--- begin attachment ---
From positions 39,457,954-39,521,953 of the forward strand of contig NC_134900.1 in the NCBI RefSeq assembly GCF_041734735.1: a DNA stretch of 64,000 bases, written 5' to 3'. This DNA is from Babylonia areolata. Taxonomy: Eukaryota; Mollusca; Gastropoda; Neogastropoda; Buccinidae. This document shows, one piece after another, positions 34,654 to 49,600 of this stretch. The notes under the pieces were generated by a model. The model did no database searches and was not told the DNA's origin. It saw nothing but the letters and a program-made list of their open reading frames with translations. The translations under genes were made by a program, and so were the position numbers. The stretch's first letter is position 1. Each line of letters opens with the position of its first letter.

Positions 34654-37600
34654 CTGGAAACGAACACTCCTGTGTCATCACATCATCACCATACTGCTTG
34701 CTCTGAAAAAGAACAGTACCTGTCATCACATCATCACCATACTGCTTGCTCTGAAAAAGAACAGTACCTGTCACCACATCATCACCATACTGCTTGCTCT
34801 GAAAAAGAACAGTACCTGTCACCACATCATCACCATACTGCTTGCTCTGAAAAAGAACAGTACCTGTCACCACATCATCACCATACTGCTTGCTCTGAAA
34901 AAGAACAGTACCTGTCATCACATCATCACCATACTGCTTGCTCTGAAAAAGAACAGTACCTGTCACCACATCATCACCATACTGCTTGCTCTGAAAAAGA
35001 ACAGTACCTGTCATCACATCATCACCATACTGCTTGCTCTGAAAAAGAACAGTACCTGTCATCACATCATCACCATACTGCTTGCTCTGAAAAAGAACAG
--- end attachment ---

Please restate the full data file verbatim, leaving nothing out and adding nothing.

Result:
From positions 39,457,954-39,521,953 of the forward strand of contig NC_134900.1 in the NCBI RefSeq assembly GCF_041734735.1: a DNA stretch of 64,000 bases, written 5' to 3'. This DNA is from Babylonia areolata. Taxonomy: Eukaryota; Mollusca; Gastropoda; Neogastropoda; Buccinidae. This document shows, one piece after another, positions 34,654 to 49,600 of this stretch. The notes under the pieces were generated by a model. The model did no database searches and was not told the DNA's origin. It saw nothing but the letters and a program-made list of their open reading frames with translations. The translations under genes were made by a program, and so were the position numbers. The stretch's first letter is position 1. Each line of letters opens with the position of its first letter.

Positions 34654-37600
34654 CTGGAAACGAACACTCCTGTGTCATCACATCATCACCATACTGCTTG
34701 CTCTGAAAAAGAACAGTACCTGTCATCACATCATCACCATACTGCTTGCTCTGAAAAAGAACAGTACCTGTCACCACATCATCACCATACTGCTTGCTCT
34801 GAAAAAGAACAGTACCTGTCACCACATCATCACCATACTGCTTGCTCTGAAAAAGAACAGTACCTGTCACCACATCATCACCATACTGCTTGCTCTGAAA
34901 AAGAACAGTACCTGTCATCACATCATCACCATACTGCTTGCTCTGAAAAAGAACAGTACCTGTCACCACATCATCACCATACTGCTTGCTCTGAAAAAGA
35001 ACAGTACCTGTCATCACATCATCACCATACTGCTTGCTCTGAAAAAGAACAGTACCTGTCATCACATCATCACCATACTGCTTGCTCTGAAAAAGAACAG